Facing a ballot measure by its opponents that it alleges is illegal, NorthernStar Natural Gas's proposed Bradwood Landing liquefied natural gas (LNG) terminal along the Columbia River in Oregon received county approval for upgrading its three-mile-long access road to the site as a last major local permitting milestone, the company announced. Bradwood Landing now looks to the final FERC environmental impact report expected around late June as its next major milestone, a Portland, OR-based spokesperson told NGI last Wednesday.
More immediately, the company lashed out against a referendum being pursued by opponents attempting to ask voters to decide on land-use decisions already made by the Clatsop County Commission. Bradwood Landing last Tuesday sought an injunction against the proposed referendum, arguing that under Oregon law a local land-use decision cannot be subject to referendum, according to Bradwood.
"The county arrived at its decision after nine months of extensive public input, testimony and debate," said Joseph Desmond, NorthernStar senior vice president for external affairs, who noted that there were "countless appellate decisions" supporting the state Land Use Board of Appeals as the only entity that can reverse local land-use decisions.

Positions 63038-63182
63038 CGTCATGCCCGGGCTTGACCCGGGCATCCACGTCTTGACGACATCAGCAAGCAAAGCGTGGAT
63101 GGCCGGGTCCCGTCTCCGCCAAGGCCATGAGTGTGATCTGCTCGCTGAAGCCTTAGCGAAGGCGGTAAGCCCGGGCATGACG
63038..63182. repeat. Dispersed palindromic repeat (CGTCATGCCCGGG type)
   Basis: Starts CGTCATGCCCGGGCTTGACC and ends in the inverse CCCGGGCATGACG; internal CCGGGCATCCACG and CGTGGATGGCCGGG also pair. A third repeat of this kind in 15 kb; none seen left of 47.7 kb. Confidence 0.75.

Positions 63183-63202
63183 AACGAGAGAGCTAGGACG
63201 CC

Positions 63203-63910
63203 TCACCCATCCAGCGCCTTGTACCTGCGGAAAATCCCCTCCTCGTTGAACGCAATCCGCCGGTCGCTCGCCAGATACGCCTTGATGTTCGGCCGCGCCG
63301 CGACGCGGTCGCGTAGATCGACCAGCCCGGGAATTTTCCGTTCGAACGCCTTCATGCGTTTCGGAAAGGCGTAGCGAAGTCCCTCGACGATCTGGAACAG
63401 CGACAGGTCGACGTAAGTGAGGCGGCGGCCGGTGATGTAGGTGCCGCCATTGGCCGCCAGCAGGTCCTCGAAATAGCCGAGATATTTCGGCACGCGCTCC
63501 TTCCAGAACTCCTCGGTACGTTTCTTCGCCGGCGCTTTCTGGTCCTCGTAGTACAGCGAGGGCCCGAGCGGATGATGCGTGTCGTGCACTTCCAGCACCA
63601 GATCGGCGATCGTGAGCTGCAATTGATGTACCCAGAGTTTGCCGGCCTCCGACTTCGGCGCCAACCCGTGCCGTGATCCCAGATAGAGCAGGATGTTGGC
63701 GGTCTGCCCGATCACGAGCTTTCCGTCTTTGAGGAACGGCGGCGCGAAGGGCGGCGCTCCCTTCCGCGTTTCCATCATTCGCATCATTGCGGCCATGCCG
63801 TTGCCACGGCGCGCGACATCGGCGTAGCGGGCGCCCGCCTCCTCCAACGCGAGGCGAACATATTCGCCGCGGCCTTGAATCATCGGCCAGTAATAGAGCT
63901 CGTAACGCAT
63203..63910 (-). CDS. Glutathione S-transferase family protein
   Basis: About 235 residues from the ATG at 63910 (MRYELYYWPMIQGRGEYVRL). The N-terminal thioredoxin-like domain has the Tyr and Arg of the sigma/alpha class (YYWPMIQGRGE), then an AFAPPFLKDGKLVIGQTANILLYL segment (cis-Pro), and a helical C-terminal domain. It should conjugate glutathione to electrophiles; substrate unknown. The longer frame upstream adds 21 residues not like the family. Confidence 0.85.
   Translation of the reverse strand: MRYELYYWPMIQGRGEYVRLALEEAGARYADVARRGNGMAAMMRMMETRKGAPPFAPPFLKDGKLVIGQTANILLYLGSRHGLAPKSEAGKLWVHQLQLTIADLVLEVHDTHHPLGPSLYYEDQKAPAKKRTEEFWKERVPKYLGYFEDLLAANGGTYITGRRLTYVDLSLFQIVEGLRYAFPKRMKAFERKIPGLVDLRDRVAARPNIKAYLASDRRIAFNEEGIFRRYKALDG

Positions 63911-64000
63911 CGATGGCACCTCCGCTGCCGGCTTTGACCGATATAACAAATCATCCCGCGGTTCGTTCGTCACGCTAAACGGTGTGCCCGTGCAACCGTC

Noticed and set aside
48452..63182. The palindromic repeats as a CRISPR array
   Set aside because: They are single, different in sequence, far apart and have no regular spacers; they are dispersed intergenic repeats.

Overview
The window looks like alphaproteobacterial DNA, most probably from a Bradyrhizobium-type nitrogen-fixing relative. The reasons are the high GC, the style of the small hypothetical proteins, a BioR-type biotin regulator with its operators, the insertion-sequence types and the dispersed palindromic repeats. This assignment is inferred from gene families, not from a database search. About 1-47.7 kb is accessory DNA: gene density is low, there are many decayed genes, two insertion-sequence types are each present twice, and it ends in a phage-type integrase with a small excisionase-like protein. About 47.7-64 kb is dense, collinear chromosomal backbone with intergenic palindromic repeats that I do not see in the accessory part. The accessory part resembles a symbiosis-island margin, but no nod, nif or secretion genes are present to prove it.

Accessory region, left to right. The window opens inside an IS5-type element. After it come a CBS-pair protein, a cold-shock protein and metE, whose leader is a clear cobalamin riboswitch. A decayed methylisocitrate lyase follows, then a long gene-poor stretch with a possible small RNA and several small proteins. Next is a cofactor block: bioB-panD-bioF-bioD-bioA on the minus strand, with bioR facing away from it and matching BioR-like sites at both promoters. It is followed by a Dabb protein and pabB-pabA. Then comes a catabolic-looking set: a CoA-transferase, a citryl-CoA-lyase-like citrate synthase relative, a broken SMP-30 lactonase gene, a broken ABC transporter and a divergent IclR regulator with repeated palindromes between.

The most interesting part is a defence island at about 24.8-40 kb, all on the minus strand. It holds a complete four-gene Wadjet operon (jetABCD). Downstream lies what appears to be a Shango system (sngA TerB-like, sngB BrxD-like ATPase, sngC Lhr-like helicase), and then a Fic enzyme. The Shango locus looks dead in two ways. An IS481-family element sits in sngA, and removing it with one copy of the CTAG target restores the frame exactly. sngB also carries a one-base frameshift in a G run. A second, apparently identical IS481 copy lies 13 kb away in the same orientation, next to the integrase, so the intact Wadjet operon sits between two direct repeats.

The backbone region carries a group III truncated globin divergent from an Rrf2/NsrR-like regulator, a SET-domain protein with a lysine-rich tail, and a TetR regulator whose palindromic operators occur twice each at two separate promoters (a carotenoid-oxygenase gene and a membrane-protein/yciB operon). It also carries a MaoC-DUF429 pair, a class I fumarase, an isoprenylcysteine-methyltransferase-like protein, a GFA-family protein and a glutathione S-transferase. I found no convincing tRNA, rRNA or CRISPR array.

Calling it a waste of taxpayers' time and money, NorthernStar said the LNG opponents themselves have admitted that the referendum wouldn't halt the LNG project.
Separately, the Clatsop Board voted 3-1 to allow the upgrades, but without "substantially extending the right-of-way of the access road," NorthernStar said. The company called the work "significant upgrades" that it claims will provide safer access to a nearby highway for other property owners along the road. The LNG developer is paying for all the upgrades.
For the three-mile stretch, Bradwood will be widening, straightening and repaving the road to increase its current 15-mile per hour (mph) speed limit to 35 mph, a move that will allow access time to the LNG site from Highway 30 to be cut 35%, NorthernStar CEO William "Si" Garrett said.
"The upgraded road will provide a means of safe and efficient passage for emergency vehicles and all other traffic during both construction and operation," Garrett said.
Late in March the five-member Clatsop Commission voted 4-1 to reaffirm its approval of the proposed Bradwood Landing terminal that is to be located 18 miles east of Astoria, OR. The elected county leaders reiterated a previous vote to approve land-use changes sought by NorthernStar and the county's conditions for approval. However, in a subsequent March 25 recall election local voters by a 2-1 margin ousted Commissioner Richard Lee, who had supported land-use changes for the proposed LNG terminal.
There remains a vocal contingent of local opponents to the Bradwood Landing site, which would be the first on the West Coast of the United States. Along the North Baja California Pacific Coast in Mexico Sempra Energy plans to begin receiving LNG shipments by the end of June at the first LNG receiving site along the West Coast of North America.
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